$500 billion -- it's a number so big you'd assume it's a component of the national debt. It isn't. Instead, it's what Gartner analyst Andy Kyte calls the IT debt. "When budgets are tight, maintenance gets cut. After a decade of tight budgets, the scale of the maintenance backlog has created systemic risk, particularly for large organizations," he says.
The "debt" really has two major components: One is underfunding and even neglect of routine but important hardware replacement purchases and software upgrades. The other is the slow degradation of enterprise applications.
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On the most obvious level, managers like Steve Davidek, the system administrator for the city of Sparks, Nev., scrambles to keep systems up and running with budgets that barely covered the basics. Sparks, with a population of about 88,000, was hit hard by the recession, and when it came time to trim services, the IT department was in the cross-hairs, losing 6 of its 14 full-time employees.
"It's been a Band-Aid approach, and the people we support are on the verge of not getting what they need," he says. When money does flow, Davidek says, he hopes to complete the virtualization of servers in the data center, a key task that was just half done during the recession.
Choices made by IT have also contributed to the "debt." Mundane "run the business" expenses are taking a backseat to initiatives, particularly cloud computing, that management hopes will save money in the not-too-distant future, says Harcharan Sing Rajpal, head of Tata's IT application services consultancy for North America.
The second leg of the "IT debt" monster has to do with aging enterprise applications. In reality, these apps are collections of data and business logic encapsulated in programming instructions and myriad platform components, such as operating systems, databases, hardware, and network infrastructure, Kyte says. As they age, these apps are "inevitably diverging from an ideal state toward a suboptimal state, and potentially toward obsolescence or failure."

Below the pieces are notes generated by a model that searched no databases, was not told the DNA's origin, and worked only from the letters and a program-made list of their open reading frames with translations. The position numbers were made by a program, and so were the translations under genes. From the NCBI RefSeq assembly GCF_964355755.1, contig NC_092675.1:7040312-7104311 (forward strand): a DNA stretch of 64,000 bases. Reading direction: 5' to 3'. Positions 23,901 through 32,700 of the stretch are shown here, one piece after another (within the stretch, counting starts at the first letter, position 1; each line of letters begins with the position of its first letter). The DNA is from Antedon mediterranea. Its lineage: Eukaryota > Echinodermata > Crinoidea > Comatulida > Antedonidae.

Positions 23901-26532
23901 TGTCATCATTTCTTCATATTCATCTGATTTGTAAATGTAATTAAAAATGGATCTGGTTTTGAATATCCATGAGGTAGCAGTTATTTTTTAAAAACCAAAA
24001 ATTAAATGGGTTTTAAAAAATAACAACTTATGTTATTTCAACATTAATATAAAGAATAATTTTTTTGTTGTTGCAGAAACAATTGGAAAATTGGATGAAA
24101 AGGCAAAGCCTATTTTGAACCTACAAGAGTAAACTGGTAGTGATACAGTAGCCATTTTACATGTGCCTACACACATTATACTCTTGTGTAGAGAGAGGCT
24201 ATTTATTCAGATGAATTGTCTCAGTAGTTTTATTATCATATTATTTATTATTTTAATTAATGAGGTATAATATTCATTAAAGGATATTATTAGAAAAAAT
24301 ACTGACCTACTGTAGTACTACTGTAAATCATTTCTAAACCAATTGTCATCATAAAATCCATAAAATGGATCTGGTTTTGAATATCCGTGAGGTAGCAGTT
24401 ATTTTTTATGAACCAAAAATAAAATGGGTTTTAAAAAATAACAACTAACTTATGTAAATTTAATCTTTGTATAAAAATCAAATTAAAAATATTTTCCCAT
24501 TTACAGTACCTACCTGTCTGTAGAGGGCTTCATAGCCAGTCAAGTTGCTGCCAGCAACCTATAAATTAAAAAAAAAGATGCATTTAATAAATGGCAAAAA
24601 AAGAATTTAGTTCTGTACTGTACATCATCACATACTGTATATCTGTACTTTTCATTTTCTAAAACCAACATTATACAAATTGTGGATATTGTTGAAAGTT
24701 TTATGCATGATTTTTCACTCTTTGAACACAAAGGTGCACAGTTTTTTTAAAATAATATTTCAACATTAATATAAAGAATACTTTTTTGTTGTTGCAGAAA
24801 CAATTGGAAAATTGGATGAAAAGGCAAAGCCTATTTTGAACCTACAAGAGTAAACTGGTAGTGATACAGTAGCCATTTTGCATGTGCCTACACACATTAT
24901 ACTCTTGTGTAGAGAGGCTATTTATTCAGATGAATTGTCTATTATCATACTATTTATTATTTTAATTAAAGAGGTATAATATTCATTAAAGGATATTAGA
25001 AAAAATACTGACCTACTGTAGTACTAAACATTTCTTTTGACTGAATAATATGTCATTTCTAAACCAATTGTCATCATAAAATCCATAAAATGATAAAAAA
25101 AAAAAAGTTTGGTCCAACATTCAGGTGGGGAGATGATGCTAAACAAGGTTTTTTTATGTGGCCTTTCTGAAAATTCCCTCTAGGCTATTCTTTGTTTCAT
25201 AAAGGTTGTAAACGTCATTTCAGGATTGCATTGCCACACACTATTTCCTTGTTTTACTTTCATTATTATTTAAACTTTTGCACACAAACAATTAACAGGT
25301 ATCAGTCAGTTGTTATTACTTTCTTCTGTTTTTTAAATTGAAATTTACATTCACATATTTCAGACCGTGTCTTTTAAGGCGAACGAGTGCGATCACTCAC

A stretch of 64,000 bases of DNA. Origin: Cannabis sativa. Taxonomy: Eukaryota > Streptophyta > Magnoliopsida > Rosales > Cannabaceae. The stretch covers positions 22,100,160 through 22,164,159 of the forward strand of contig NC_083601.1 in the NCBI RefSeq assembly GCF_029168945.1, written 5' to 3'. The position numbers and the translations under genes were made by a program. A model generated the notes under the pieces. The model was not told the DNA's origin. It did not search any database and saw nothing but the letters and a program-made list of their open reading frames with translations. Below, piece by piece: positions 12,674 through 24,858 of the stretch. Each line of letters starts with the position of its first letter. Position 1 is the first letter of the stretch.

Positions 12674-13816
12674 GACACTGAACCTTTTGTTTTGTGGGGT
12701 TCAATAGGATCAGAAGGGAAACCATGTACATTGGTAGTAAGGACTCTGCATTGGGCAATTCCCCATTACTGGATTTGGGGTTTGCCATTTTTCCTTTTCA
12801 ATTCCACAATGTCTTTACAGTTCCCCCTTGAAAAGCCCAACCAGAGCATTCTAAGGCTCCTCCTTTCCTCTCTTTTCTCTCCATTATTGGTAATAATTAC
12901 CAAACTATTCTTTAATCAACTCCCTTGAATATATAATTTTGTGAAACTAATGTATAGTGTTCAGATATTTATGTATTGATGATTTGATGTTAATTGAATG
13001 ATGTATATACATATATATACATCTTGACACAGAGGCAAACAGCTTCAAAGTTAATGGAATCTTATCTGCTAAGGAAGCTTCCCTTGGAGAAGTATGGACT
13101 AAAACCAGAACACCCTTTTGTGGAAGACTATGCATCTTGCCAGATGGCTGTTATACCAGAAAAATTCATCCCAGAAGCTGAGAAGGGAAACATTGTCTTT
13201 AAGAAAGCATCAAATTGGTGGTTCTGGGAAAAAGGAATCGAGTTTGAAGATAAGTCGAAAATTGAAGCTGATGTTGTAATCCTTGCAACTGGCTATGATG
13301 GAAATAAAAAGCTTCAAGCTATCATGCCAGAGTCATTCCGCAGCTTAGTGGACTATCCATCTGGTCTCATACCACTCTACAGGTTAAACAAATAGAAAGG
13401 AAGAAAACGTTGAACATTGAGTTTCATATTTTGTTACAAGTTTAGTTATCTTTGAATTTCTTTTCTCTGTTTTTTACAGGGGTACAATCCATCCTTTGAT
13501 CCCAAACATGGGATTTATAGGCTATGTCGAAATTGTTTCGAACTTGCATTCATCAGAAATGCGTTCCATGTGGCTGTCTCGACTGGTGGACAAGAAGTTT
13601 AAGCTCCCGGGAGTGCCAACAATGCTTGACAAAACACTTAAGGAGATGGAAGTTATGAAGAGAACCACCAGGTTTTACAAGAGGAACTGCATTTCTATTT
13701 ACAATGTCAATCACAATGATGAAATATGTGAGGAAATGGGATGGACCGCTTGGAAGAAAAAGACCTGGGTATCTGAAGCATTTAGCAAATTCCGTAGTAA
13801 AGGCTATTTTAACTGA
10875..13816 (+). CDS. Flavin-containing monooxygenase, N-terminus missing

In normal times, maintenance would slow the decay, "but such investments can be tough to justify in a tight economy when precious investment funds need to be used to deliver short-term, visible business benefits," Kyte says. Even if the current version of an application is running well, the next upgrade for many applications is going to involve a substantial shift in the underlying platform infrastructure.
It would be easy to dismiss Kyte's analysis by claiming IT always wants more. But he says this time, it's different: "While it is true that there has never been an IT organization without a backlog of maintenance activity, the scale of the problem is significantly greater than it has ever been. It is not unreasonable to suggest that the maintenance backlog -- and, therefore, the 'IT debt' -- was probably at an all-time low on 31 December 1999, when every IT organization had spent a significant amount of money upgrading or replacing systems in order to deal with Y2K.
"Since then, however, the demands for IT investment to deliver real business value through running, growing, or transforming the business have drained the maintenance coffers year after year, so year after year the IT debt has grown," Kyte says.
Is that $500 billion number too high? Kyte says he derived it by analyzing several large Gartner clients that generally do a good job of keeping applications up to date. That led him to estimate that a typical Fortune 2000 company would require upgrades costing more than $200 million each.